On Nov. 15, 2012, my wife, Shirley, died in a hospice setting where she had been sedated and starved for days until she succumbed. Most people die under similar conditions. Can't we do it better?

Euthanasia, or painless "mercy killing," is not usually practiced in the United States on terminally ill patients. Here, they become hospice patients. "Hospice" refers to a program of interdisciplinary care given to terminally ill people. It focuses on the patient's comfort until death. Pain management and spiritual counseling may be provided. Food and water may be withheld from a sedated patient when pain management is a primary issue. But little else is done to shorten the life of a dying patient.

Practicing euthanasia on humans is illegal in this country. But in Switzerland, several groups provide assisted suicide to those patients who are found to be of sound judgment after an examination by a psychiatrist.

Remarkably, 40 percent of the deaths in this country are in a medical facility. It is a multibillion-dollar industry. That's why mercy killing is unpopular with the medical/nursing profession. Hospice care is an immense financial resource and a growing industry. Remarkably, proposals for reducing this Medicare/Medicaid burden by endorsing euthanasia have gained little support. Rationing patient care, other than by dictating payment to providers, is frowned upon by federal agencies.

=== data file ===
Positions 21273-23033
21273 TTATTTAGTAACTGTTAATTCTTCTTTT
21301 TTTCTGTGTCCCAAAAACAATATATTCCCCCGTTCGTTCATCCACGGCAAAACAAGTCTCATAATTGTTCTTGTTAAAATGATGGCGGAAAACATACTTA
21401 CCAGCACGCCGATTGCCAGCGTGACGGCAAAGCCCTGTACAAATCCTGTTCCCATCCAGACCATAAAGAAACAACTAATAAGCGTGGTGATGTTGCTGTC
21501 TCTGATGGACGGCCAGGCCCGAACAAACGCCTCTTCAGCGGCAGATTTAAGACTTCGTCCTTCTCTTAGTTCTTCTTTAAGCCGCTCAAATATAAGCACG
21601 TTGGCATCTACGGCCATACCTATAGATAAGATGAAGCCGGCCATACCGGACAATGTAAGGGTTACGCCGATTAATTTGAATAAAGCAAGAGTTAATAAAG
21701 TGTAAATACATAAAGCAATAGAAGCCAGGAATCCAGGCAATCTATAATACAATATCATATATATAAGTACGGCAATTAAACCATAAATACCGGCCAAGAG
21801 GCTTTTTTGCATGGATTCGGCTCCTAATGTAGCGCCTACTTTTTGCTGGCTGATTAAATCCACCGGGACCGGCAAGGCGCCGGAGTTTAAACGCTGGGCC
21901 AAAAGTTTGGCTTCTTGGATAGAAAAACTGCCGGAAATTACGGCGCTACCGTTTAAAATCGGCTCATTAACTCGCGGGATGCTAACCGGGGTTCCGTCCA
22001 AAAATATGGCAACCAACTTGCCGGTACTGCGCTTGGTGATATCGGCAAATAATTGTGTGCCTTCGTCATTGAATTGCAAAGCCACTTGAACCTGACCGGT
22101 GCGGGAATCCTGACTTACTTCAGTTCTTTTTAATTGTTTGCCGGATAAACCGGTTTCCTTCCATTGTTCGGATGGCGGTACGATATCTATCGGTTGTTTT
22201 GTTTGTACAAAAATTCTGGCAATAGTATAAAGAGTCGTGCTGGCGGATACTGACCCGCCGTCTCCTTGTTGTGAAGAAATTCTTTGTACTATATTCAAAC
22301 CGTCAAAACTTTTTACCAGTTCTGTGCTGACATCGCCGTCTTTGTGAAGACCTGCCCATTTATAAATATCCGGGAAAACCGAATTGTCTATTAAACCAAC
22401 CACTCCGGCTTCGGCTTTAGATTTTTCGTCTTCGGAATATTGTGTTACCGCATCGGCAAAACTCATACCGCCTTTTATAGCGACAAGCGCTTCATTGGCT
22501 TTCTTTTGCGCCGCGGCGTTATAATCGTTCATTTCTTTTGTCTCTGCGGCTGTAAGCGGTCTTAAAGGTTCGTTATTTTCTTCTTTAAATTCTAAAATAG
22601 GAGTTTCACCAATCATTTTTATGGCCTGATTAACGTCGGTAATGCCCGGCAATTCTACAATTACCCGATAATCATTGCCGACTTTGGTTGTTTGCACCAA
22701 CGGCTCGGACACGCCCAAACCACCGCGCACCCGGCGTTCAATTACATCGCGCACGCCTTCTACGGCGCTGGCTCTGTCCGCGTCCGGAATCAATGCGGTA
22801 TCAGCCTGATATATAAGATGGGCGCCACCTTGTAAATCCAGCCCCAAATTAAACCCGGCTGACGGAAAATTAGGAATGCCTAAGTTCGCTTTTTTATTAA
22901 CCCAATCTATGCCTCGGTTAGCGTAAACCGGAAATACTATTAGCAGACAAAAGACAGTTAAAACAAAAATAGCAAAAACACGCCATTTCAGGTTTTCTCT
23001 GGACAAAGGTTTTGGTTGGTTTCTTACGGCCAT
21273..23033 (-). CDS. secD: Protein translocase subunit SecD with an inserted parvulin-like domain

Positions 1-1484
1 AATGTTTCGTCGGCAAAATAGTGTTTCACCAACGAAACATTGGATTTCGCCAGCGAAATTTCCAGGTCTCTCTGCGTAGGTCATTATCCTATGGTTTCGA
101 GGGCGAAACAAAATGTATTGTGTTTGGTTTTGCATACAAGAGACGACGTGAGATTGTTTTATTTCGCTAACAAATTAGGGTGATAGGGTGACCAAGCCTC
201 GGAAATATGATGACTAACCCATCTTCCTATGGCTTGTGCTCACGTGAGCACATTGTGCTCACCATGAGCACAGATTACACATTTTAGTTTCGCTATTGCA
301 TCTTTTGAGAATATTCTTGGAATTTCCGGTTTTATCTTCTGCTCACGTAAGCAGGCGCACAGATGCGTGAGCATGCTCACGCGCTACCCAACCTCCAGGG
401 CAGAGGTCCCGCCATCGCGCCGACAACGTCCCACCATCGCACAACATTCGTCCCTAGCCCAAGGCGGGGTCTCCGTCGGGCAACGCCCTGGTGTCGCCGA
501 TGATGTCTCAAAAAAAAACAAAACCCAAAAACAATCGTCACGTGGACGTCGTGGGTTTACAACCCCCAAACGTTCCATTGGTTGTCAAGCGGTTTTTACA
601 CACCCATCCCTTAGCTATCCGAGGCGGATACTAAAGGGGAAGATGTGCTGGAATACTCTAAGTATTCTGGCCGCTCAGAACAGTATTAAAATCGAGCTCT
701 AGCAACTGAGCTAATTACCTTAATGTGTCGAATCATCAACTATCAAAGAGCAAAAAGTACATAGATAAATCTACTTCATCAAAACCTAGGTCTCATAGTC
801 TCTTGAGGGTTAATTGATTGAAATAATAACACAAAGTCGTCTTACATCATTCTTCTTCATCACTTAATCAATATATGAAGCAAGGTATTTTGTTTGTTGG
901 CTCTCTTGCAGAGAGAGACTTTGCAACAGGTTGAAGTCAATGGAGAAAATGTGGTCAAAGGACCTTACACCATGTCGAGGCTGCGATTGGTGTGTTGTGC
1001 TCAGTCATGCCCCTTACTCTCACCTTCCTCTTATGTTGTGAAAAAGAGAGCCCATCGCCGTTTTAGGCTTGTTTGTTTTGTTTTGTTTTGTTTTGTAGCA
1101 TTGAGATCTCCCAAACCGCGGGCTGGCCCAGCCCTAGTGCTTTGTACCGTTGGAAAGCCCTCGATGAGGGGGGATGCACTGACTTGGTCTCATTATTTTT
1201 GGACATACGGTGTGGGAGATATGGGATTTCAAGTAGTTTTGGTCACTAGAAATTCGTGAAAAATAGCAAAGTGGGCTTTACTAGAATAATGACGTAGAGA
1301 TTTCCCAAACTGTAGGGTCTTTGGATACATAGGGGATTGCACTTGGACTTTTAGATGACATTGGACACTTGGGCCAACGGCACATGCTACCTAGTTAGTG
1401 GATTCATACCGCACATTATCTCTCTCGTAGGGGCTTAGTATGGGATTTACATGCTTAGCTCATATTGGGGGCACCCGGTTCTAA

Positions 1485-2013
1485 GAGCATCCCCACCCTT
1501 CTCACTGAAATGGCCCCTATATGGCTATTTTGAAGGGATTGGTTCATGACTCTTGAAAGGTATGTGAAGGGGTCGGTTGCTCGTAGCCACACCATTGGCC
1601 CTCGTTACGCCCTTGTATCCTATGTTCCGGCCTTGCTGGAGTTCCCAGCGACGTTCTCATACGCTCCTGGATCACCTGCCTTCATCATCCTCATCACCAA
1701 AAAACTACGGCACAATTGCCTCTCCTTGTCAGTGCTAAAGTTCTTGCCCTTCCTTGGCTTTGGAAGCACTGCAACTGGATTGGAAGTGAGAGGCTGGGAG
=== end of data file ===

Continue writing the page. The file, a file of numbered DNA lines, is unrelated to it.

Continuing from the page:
And so, the question before us is, why isn't euthanasia accepted and practiced as a method of terminating the irreversible situation terminally ill patients face? It is commonly done to animals but rejected as a procedure for ending human life. When properly and professionally performed, euthanasia is quick and painless.

The same merciful assurances cannot be said about the preferred and legal practice of providing a hospice setting for the slowly dying patient. The patient may be subjected to decreasing amounts of food and water, be incontinent, have bed sores and be unable to care for his own basic needs. Gradually dying from a terminal disease is not a pleasant experience. Euthanasia is a better option.

HOWARD ROSENFELD

Margate